• Prominent Houston-area Bear honored for service to the community

    John Eddie Williams (center) with his wife, Sheridan (right), and Joseph D. Jamail

    Here at Baylor, John Eddie Williams, BBA ’76, JD ’78, is well-known as a legendary attorney and transformative giver whose name adorns the field at McLane Stadium. In Houston, he is also known as one of the nation’s leading attorneys — one who happens to have a big heart for Houston’s underserved.

    Last month, Williams was honored as the second recipient of the Joseph D. Jamail Award for Justice, presented by Aid to Victims of Domestic Abuse (ADVA), for “unparalleled community service and advocacy for those who cannot afford legal representation.” ADVA, a Houston-based organization whose mission is to end family violence through programs, advocacy and support of victims of domestic abuse, created the award to recognize individuals who provide legal aid and advocacy for those who need legal representation, but cannot afford it.

    It’s no surprise that Williams would garner such an honor, nor is it a surprise that a Baylor grad would be recognized. Pro Bono service is built into the DNA of Baylor Law graduates, who have long been recognized for their work with the underserved. Williams, in addition to pro bono legal services, has given generously to numerous organizations across the state. Here at his alma mater, his lead gifts provided for the Sheila and Walter Umphrey Law School in 2002 and McLane Stadium ten years later. In Houston, he and his wife, Sheridan, are two of the city’s leading philanthropists, giving to support research at hospitals across the city, providing toys for underprivileged children at Christmas, and supporting many other causes.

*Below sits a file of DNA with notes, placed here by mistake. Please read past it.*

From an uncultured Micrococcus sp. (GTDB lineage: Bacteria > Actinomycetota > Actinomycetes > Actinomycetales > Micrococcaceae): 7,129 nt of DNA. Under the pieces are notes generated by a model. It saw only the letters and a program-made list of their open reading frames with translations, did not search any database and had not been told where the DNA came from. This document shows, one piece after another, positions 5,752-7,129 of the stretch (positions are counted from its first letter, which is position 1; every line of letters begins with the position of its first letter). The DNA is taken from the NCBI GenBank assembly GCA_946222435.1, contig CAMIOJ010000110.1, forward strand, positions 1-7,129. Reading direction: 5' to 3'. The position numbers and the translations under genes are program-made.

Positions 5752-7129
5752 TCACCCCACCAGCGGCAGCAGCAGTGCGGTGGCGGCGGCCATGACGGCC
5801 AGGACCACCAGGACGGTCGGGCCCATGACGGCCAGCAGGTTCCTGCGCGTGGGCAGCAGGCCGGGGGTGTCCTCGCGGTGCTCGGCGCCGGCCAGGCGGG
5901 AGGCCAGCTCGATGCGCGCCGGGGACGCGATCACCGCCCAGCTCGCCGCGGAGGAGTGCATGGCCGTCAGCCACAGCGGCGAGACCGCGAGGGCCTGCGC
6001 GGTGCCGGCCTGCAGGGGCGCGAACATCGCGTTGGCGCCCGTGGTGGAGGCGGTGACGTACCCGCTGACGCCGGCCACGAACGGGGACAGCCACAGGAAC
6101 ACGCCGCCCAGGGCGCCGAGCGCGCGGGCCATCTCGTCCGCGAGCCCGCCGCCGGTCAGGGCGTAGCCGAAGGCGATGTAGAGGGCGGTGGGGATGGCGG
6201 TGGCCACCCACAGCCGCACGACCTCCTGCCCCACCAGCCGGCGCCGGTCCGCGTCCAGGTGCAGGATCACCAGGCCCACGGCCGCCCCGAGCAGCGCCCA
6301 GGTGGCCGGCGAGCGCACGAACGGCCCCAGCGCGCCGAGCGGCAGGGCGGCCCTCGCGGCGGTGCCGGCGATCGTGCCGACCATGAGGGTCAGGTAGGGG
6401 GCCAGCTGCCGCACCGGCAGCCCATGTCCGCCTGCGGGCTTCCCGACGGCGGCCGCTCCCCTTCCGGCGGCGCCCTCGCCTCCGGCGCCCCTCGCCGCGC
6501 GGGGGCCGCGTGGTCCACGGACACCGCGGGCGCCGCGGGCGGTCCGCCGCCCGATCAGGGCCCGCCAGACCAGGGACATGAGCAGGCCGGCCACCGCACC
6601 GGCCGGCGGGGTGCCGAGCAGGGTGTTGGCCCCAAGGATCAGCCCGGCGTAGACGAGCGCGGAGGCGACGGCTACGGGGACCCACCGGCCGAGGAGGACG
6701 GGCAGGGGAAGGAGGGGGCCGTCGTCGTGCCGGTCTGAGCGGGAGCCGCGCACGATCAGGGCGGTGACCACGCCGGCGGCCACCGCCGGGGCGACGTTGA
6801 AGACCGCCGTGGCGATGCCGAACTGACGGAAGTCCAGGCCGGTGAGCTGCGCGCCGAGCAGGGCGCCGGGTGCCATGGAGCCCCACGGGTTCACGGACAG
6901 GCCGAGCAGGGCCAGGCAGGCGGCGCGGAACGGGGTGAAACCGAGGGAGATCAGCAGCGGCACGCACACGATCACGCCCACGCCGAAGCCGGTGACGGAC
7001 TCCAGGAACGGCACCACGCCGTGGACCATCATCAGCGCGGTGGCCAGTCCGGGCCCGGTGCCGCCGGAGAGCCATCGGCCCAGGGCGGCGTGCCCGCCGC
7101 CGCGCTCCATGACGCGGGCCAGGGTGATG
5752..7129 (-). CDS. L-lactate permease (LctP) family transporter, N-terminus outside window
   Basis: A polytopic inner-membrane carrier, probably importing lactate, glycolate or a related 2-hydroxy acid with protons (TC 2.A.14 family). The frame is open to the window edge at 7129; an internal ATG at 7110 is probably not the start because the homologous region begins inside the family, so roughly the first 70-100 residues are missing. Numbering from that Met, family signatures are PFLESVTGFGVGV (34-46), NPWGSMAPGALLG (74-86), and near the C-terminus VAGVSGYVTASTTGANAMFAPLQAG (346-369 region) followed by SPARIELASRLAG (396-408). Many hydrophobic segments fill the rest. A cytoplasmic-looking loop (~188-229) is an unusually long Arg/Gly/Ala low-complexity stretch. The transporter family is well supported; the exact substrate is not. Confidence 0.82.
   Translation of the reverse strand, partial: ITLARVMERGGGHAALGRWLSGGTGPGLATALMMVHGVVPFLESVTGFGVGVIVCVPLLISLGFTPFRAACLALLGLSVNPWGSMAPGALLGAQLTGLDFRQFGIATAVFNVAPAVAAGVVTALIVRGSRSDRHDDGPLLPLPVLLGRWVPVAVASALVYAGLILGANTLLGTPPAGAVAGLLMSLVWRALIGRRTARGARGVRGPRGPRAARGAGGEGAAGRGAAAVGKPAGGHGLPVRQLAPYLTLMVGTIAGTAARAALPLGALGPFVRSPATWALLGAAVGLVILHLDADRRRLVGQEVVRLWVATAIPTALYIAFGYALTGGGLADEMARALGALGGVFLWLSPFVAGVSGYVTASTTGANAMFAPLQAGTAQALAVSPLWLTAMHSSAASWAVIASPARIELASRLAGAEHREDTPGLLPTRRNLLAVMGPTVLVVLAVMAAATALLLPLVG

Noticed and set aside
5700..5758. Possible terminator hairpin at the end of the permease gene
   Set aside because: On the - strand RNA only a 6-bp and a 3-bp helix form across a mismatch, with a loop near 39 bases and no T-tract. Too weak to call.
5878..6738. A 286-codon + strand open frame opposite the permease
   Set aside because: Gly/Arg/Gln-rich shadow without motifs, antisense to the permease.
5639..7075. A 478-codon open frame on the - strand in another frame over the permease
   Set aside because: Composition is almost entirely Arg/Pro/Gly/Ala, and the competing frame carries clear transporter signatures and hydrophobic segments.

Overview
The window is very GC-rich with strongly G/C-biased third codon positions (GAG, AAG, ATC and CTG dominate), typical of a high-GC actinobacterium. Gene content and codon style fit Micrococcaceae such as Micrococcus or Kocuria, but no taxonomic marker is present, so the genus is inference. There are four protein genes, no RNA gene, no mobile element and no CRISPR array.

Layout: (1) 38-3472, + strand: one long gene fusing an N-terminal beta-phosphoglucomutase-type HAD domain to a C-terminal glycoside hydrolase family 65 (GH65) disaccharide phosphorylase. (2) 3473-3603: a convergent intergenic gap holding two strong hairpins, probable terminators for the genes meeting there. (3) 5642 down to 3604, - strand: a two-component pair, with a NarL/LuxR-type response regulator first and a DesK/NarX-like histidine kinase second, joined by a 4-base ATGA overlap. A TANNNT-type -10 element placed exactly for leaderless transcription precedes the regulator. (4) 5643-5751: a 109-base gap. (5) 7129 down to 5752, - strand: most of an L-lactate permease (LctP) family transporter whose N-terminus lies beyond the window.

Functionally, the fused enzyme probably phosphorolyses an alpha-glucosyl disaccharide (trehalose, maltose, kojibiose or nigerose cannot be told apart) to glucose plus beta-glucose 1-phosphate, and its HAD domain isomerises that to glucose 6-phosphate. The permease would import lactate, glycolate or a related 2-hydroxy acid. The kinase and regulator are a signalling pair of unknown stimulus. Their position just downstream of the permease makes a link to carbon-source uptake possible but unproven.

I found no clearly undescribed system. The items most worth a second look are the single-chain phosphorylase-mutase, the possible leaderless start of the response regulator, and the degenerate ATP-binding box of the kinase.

Williams, who played football at Baylor and was a part of Grant Teaff’s initial recruiting class, is well-known for being part of the “Dream Team” that represented the State of Texas against the tobacco industry in 1995, which resulted in the largest settlement in U.S. history. He said his time at Baylor, which was made possible by scholarships, taught him how to set goals that lead to success and led to an appreciation for the impact giving can have in people’s lives. His motto is “To whom much is given, much is expected,” from Luke 12:48. Here at Baylor, at ADVA and across Houston, countless people are thankful he took that to heart.

    Sic ’em, John Eddie Williams!

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